Using SSH instead of FTP for WordPress updates

Under certain server configurations and conditions, WordPress may require an FTP connection to retrieve and process core, plugin, and theme updates.  If you only see an option for FTP on this screen, do not despair.  You are not alone!  If a server is without the libssl2 library and PECL’s ssh2 package, the SSH2 option will not be listed.  While there are WordPress plugins that mimic this capability using various PHP libraries, implementations at the server level often provide better security and performance.

  1. Download libssh2 (C library implementing SSH2 protocol)
  2. At the command line, type the following
    # Unzip the libssh2 archive
    tar -xf libssh2-1.4.3.tar.gz
    
    # Change directory to libssh2 source
    cd libssh2-1.4.3
    
    # Compile libssh2
    ./configure
    make && make install
    
    # Install ssh2 PECL library
    pecl install ssh2-beta
    

After that, the SSH2 option should appear on the WordPress update screen.
WordPress SSH updates

How to get client IP with PHP behind AWS Elastic Load Balancer

If a PHP application server is located behind Amazon Web Service’s Elastic Load Balancer, or another type of proxy server, it is likely that the traditional mechanism for retrieving the end user’s IP address will not work as expected.  As the request passes through the server, the REMOTE_ADDR key of the $_SERVER variable changes to that of the load balancer; however, all is not lost.  In particular, using the AWS Elastic Load Balancer results in the client IP being transferred to another key in the $_SERVER variable—HTTP_X_FORWARDED_FOR.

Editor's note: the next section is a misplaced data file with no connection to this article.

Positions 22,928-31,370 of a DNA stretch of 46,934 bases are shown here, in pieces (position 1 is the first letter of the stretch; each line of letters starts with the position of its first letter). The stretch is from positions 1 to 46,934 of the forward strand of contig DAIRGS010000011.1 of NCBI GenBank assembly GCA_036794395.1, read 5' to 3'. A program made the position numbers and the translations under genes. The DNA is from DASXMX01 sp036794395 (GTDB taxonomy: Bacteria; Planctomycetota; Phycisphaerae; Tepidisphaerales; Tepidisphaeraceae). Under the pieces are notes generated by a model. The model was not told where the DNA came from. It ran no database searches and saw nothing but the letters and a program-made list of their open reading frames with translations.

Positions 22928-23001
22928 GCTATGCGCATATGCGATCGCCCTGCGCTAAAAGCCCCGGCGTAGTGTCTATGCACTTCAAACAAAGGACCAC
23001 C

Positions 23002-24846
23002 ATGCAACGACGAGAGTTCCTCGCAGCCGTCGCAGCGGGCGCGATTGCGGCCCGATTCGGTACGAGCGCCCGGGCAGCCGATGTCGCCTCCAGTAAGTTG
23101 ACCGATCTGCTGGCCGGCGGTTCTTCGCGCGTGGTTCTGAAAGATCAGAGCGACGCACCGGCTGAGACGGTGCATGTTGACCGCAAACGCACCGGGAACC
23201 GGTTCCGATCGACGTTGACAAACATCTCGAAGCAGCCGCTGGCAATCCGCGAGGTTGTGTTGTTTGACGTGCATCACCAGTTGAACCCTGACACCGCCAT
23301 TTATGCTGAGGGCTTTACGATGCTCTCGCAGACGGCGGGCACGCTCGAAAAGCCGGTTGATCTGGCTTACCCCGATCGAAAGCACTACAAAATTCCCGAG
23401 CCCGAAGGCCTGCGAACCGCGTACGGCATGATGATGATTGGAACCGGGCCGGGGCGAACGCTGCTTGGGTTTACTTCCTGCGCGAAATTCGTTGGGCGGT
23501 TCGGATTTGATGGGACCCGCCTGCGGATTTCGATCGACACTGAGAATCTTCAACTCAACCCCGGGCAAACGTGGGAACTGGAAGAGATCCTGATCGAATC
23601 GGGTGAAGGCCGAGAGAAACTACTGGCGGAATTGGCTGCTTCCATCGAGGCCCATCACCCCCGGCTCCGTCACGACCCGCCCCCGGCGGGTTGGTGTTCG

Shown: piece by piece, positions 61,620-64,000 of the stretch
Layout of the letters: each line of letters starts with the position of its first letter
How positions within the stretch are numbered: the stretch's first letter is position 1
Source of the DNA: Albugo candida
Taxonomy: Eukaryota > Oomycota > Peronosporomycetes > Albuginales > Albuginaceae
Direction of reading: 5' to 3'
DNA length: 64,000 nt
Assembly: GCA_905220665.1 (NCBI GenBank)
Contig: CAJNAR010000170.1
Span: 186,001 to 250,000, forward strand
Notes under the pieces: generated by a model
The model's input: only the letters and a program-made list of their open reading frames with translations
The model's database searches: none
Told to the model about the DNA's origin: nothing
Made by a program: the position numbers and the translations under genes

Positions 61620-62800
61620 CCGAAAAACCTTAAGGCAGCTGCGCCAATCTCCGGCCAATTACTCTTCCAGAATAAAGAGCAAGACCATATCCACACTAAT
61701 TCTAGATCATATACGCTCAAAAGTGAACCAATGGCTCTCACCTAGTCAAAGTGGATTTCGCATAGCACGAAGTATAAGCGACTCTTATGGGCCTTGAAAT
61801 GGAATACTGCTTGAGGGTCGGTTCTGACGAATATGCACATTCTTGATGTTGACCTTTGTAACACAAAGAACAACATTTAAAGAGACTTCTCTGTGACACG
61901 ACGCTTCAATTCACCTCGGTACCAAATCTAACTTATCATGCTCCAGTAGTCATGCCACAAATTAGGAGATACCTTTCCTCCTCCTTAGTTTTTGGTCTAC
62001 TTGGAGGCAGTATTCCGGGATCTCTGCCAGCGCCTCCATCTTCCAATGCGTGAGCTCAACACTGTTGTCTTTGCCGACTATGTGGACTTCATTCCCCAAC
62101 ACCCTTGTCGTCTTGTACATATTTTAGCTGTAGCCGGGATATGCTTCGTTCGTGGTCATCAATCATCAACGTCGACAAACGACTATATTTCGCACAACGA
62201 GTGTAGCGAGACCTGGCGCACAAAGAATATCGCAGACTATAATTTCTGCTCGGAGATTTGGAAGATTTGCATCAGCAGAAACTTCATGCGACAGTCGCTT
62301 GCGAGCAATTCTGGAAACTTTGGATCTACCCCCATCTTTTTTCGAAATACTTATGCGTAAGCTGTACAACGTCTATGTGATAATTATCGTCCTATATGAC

The code to find the correct IP address is quite simple:

if (isset($_SERVER['HTTP_X_FORWARDED_FOR']) && $_SERVER['HTTP_X_FORWARDED_FOR']) {
    $clientIpAddress = $_SERVER['HTTP_X_FORWARDED_FOR'];
} else {
    $clientIpAddress = $_SERVER['REMOTE_ADDR'];
}

Keep in mind, we have made no considerations for IP spoofing. As always, ensure you protect yourself with a variety of security techniques.

Preparing an SSL certificate for use with AWS Elastic Load Balancer

Today I was tasked with re-keying our SSL certificate in preparation for the implementation of Amazon Web Service’s Elastic Load Balancer service.  In order to properly implement the load balancer into our existing architecture, it must be able to handle SSL connections.  We current employ GoDaddy’s Premium SSL Certificate, which gives you the familiar green bar in the address bar of your browser.  After copying and pasting the private key, certificate, and certificate chain data into the provided inputs, Amazon returned the following message: “Invalid private key.”

When I generate SSL certificate signing requests, I generally use the following command:

openssl req -new -newkey rsa:2048 -nodes -keyout yourdomain.key -out yourdomain.csr

Unfortunately, the resultant format is not compatible with AWS’s Elastic Load Balancer.  In order to counter the “Invalid private key” error, I issued the following commands:

openssl genrsa -des3 -out yourdomain.key 2048
openssl req -new -key yourdomain.key -out yourdomain.csr

After that, copy and paste the CSR contents into the CSR input provided by GoDaddy.  After doing this, I attempted to restart Apache HTTP Server, and noticed the following errors in /etc/httpd/logs/error_log.